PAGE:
For our third response, Margot Finn from UCL shares her thoughts on MBS Working Paper No.1
The first Working Paper of Birmingham’s Modern British Studies initiative sets out a clear and laudable agenda for thinking systematically and imaginatively about ‘modern’ British history from c. 1850. As the authors note, trends in both academic scholarship and popular (often highly politicised) understandings of the British past make this new agenda especially timely in 2014.
What follows is not an attack on the proposed approach—which displays deep thought and many important insights into the state of modern British history today—but rather a sympathetic series of suggestions for further thought as this new development at Birmingham gathers pace. These suggestions fall under four rubrics, relating to 1) the categorisation of the initiative as a ‘Studies’ movement, 2) its focus on ‘democracy’, 3) its (arguably truncated) chronology and 4) its proposed interlocutors.
‘Studies’: Conventionally, ‘Studies’ movements within the Humanities and Social Sciences are marked by their interdisciplinary formation and remit. Thus Area Studies, Cultural Studies, Eighteenth-Century Studies, Romantic Studies and Victorian Studies are all nominally (if often, in practice, unequally) conceived as operating across, between or among one or more disciplinary specialisms.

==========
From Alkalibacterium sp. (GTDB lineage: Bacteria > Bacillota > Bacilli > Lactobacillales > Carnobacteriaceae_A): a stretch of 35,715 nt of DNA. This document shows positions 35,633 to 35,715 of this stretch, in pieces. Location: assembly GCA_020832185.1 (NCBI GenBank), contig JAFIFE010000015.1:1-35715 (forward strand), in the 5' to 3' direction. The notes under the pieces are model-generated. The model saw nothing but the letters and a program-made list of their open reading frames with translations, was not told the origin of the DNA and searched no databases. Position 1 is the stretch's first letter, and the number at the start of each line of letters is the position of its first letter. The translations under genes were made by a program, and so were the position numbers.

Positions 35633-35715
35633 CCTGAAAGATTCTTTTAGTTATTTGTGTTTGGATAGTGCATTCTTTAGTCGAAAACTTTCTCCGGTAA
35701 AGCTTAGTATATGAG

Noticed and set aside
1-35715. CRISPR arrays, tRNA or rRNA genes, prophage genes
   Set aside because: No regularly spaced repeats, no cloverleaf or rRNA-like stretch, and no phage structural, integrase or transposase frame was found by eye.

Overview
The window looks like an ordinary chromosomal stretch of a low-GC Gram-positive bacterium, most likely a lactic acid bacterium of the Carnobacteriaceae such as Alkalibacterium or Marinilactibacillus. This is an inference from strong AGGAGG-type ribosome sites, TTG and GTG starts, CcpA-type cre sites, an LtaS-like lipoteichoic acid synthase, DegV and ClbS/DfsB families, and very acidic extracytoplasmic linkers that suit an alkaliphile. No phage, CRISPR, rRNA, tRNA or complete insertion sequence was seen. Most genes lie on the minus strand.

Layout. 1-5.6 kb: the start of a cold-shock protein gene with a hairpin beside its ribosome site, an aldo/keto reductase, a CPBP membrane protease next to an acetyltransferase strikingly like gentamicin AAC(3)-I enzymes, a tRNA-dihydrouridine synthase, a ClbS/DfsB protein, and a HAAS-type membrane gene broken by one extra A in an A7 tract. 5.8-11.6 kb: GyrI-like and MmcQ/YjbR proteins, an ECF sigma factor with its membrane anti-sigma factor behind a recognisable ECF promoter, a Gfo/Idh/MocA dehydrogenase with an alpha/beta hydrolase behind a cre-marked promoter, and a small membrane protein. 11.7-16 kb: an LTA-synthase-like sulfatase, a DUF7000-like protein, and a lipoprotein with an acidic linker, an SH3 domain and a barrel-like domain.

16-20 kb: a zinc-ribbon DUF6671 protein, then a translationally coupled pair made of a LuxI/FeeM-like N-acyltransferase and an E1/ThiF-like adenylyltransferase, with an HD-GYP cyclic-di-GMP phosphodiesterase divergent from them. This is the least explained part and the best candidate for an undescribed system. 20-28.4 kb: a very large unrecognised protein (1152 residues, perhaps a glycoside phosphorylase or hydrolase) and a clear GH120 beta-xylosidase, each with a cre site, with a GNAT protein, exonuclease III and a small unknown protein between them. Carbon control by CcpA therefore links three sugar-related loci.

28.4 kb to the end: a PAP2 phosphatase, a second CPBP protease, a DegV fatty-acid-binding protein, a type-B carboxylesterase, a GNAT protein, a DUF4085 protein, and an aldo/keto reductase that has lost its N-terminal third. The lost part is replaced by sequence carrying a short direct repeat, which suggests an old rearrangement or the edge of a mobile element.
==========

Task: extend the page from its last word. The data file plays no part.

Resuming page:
To what extent is this true for Modern British Studies at Birmingham? Where ‘Studies’ gestures toward the interdisciplinary, the text of Working Paper No. 1 repeatedly proclaims the initiative’s historicity. Thus the agenda focuses on ‘Historical mindedness’ ‘for us as historians’ who ‘will integrate history within the university with those flourishing historical communities without’ (p. 2). What is the analytical (or rhetorical) value of ‘Studies’ as opposed to ‘History’ in this context? Because this question is not posed explicitly in the Working Paper, its answer (p. 7) is unclear.